Uber’s Passive Aggressive Response to the Mayor’s Proposed Cap Bill

Hate Mayor Bill de Blasio for trying to halt Uber’s growth? There’s an app for that.

David Plouffe, the chief adviser to Uber and formerly the campaign manager for President Barack Obama’s 2008 bid, announced a “de Blasio’s Uber” option within the popular car-hailing app to mock the Democratic mayor’s support for bills that would cap the rapid expansion of ride-sharing services like Uber. Uber’s new car option, found alongside more familiar options like uberX, the standard ride offered by Uber, and uberEats, the food delivery service, will “demonstrate what life for NYC riders would be like if de Blasio’s plan to limit Uber is passed into law,” the company said.

Selecting the de Blasio option yields a blank screen without any cars, with the wait time multiplied by ten, from the current average of two minutes and 25 seconds to a crazy 25 minutes for a ride:

With today's new "de Blasio" option, Uber New York is trying to show its users that wait times will soar to 25 minutes if de Blasio's cap bill is passed. (Photo: Uber)

With today’s new “de Blasio” option, Uber New York is trying to show its users that wait times will soar to 25 minutes if de Blasio’s cap bill is passed. (Photo: Uber)

 

And that’s if you’re in Manhattan—Uber’s press release argues the pair of City Council bills make service beyond the borough “nonexistent.”

“Mayor de Blasio’s plan to stop Uber will cost 10,000 jobs, hurt underserved areas and make wait times for Uber cars skyrocket,” Mr. Plouffe said. “With this view, New York City riders can see for themselves how much time this political payback to big taxi owners will cost them.”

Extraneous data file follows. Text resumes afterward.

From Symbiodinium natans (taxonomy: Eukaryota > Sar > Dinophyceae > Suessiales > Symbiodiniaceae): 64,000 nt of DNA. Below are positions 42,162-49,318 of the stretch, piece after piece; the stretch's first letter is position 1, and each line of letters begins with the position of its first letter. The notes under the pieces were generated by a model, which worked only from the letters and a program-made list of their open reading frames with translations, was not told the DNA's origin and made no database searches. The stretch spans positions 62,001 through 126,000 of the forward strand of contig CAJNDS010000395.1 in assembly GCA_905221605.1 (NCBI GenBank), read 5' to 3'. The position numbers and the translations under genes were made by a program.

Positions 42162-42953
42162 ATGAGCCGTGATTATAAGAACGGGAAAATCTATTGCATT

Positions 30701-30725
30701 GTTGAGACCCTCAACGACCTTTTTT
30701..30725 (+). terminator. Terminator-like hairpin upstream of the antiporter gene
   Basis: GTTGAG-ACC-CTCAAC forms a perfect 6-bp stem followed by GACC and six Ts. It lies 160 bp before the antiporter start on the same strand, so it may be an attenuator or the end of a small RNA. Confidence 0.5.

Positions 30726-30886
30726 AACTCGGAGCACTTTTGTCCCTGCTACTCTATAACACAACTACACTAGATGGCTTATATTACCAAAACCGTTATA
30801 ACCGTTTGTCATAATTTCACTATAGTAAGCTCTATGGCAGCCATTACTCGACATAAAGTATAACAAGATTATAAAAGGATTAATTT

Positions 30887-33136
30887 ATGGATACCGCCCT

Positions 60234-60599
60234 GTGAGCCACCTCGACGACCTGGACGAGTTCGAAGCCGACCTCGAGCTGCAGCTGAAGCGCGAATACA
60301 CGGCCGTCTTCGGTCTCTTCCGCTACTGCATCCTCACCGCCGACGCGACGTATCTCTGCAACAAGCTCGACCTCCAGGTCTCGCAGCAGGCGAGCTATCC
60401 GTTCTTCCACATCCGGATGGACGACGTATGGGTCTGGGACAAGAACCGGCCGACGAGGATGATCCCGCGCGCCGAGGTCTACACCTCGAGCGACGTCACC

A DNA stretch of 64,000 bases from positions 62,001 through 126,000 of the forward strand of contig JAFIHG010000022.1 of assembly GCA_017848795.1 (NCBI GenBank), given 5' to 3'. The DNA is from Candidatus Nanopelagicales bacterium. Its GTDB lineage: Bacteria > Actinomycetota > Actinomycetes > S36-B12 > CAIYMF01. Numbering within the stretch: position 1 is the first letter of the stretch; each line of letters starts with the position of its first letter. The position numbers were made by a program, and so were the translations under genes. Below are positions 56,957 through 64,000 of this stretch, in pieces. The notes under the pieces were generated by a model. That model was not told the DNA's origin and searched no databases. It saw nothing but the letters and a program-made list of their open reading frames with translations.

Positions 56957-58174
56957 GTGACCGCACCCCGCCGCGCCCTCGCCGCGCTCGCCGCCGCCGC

Mr. de Blasio’s office, meanwhile, said it was no coincidence Republicans like Uber—a reference to Jeb Bush’s Uber ride in San Francisco today.

The proposed cap bill, introduced with the mayor’s backing by Councilmen Stephen Levin and Ydanis Rodriguez, would require the Taxi and Limousine Commission (TLC) to temporarily limit the issuance of new for-hire vehicle licenses while the city conducts a study on pollution and traffic. While City Hall talks about traffic congestion, Uber only sees a cynical political ploy: the taxi and limousine industry, which faces increased competition from e-hail taxi apps like Uber, has flooded Mr. de Blasio’s campaign coffers over the years. Still, Mr. de Blasio is not alone in expressing concern over Uber’s growth. The company has faced lawsuits in San Francisco and bans on the app across Spain, as well as roadway-blocking driver protests in London.

(Photo: Uber)

(Photo: Uber)

Since the introduction of the legislation in late June, Uber has been fighting back—first with a large organized protest, and, now, with today’s tactic. If the bill is passed, Uber would only be allowed to add 201 vehicles over the next 14 months. Uber’s New York’s General Manager Josh Mohrer said at last month’s protest that the company expects to add 10,000 cars within the next year. According to a press release issued this afternoon, Uber adds more than 200 vehicles to the platform each week.

In addition to a long wait for a ride, the app’s new “de Blasio” option also directs users to a screen that asks you to “Take Action.”

“This is what Uber will look like in NYC if Mayor de Blasio’s Uber cap bill passes,” the screen reads. “Email the Mayor and City Council. Say “NO” to de Blasio’s Uber!”

Scroll to the bottom and Uber asks the city to keep “moving forward,” aligning with its belief that the city has been pushing back on innovation for a while now.

But critics say the company does not offer enough workplace protections for its drivers, even if it’s creating new jobs for predominately working class people. On Wednesday, an administrative judge in California recommended that Uber be suspended and fined more than $7 million for failing to comply with local laws.

Uber’s Passive Aggressive Response to the Mayor’s Proposed Cap Bill